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The FCC today rejected the ability of Pacific Networks Corp. and wholly-owned subsidiary ComNet (USA) LLC, to provide domestic interstate and international telecommunications services within the United States. A key concern was the companies’ ownership by a Chinese state-owned entity.

The companies must stop domestic and/or international services that they provide within 60 days.

The FCC said the action was taken to “safeguard” the nation’s telecommunications infrastructure from potential security threats. In March of last year, the regulator determined the companies hadn’t dispelled any of the FCC’s security concerns.

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Today, based on the FCC’s public interest analysis and the totality of the extensive record, the Commission finds that the present and future public interest, convenience, and necessity is no longer served by the companies’ retention of their section 214 authority.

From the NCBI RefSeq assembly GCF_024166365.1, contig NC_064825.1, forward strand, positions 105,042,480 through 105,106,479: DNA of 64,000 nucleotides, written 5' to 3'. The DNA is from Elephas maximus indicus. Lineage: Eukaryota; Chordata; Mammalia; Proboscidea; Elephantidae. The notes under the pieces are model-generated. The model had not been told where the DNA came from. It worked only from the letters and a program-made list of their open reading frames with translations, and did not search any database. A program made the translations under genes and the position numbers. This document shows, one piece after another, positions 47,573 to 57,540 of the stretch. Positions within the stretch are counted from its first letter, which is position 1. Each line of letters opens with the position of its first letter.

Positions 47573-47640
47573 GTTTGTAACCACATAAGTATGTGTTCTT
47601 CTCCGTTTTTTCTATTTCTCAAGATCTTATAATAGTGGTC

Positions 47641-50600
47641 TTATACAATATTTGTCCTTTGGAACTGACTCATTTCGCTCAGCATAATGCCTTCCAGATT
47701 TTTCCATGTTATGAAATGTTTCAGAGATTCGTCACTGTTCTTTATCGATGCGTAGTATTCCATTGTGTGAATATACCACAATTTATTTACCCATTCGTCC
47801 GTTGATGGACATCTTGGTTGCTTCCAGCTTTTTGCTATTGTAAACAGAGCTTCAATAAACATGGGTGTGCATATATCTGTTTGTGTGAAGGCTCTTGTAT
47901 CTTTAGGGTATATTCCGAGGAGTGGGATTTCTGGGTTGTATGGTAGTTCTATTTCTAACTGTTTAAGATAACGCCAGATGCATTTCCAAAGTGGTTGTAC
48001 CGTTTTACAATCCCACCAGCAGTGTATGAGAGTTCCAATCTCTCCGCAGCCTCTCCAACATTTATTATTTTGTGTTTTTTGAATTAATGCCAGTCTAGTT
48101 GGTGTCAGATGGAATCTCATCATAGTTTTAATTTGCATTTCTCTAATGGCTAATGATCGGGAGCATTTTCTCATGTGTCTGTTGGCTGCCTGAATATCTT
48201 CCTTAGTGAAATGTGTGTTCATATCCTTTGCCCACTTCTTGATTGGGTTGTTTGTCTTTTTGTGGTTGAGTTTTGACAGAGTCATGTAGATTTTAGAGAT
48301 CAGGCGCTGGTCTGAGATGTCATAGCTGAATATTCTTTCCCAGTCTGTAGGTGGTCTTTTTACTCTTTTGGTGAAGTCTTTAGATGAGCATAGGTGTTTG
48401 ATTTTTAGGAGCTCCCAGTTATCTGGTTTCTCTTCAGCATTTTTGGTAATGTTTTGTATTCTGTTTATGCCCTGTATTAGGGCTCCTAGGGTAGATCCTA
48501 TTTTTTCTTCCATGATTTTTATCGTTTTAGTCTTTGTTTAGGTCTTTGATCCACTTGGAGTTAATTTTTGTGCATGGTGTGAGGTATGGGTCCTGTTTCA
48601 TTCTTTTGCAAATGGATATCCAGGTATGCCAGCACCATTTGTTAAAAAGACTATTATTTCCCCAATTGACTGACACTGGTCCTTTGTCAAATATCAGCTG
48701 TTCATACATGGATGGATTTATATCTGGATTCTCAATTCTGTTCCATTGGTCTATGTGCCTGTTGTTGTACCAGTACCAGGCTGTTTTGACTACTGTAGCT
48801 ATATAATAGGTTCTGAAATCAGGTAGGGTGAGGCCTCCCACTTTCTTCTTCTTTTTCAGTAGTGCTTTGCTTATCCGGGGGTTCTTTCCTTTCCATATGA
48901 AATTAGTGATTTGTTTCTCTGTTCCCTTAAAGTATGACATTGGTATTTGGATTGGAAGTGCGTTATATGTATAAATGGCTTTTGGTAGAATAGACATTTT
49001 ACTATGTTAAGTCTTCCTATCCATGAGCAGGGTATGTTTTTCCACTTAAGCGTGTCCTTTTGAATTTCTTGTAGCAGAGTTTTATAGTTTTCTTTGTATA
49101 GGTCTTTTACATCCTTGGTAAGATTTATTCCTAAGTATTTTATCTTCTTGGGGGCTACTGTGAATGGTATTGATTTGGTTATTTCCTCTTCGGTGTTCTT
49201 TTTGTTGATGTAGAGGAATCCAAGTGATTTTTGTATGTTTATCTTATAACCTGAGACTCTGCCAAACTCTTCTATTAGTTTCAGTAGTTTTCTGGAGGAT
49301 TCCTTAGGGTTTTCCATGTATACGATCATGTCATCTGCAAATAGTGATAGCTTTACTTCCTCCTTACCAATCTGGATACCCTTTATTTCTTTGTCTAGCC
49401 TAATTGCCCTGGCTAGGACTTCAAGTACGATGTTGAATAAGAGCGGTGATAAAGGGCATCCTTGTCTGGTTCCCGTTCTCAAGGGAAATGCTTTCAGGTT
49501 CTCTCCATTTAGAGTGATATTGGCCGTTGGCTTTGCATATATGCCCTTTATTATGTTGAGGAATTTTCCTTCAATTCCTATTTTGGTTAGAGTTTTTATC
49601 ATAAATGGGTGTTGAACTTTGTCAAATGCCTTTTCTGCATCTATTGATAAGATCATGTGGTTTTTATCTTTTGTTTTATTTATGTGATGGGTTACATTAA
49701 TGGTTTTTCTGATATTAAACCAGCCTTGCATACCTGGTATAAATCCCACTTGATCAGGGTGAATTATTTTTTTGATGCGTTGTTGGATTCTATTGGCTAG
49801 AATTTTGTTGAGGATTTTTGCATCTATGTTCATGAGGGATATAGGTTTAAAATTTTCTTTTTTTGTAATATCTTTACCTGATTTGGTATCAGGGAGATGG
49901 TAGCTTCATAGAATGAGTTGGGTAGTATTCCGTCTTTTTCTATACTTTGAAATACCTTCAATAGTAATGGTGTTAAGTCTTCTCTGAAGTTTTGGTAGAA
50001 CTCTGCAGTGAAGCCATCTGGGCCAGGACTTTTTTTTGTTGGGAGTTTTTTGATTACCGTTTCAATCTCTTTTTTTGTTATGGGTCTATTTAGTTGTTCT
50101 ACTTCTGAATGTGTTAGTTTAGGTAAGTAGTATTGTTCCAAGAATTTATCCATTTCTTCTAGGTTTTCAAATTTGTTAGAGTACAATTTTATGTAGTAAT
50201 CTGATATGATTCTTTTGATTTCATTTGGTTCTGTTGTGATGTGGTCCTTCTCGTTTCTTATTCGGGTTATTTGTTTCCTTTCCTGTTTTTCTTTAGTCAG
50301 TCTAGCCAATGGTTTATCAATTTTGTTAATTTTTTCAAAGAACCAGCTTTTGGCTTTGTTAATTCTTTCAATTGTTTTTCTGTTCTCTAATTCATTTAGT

FCC Chinese Concerns

Specifically, the Order says:

  • As subsidiaries of a Chinese state-owned entity, the companies are subject to exploitation, influence and control by the Chinese government.
  • The companies’ conduct and representations to the FCC and Congress show a lack of trustworthiness and reliability.
  • Further mitigation wouldn’t address these significant concerns.
  • The companies violated the 2009 Letter of Assurances with the Executive Branch agencies
  • The companies’ ownership and control by the Chinese government poses significant national security and law enforcement risks because the companies, their parent entities and affiliates, and the Chinese government can interfere with U.S. communications, and engage in espionage and other harmful activities.

The Order is one of several steps the FCC has taken against Chinese companies, including equipment provider Huawei, due to security concerns.

The Order also reclaims two International Signaling Point Codes which had been provisionally assigned to ComNet in 2001 and in 2003. The action is effective 60 days from the Order release date.

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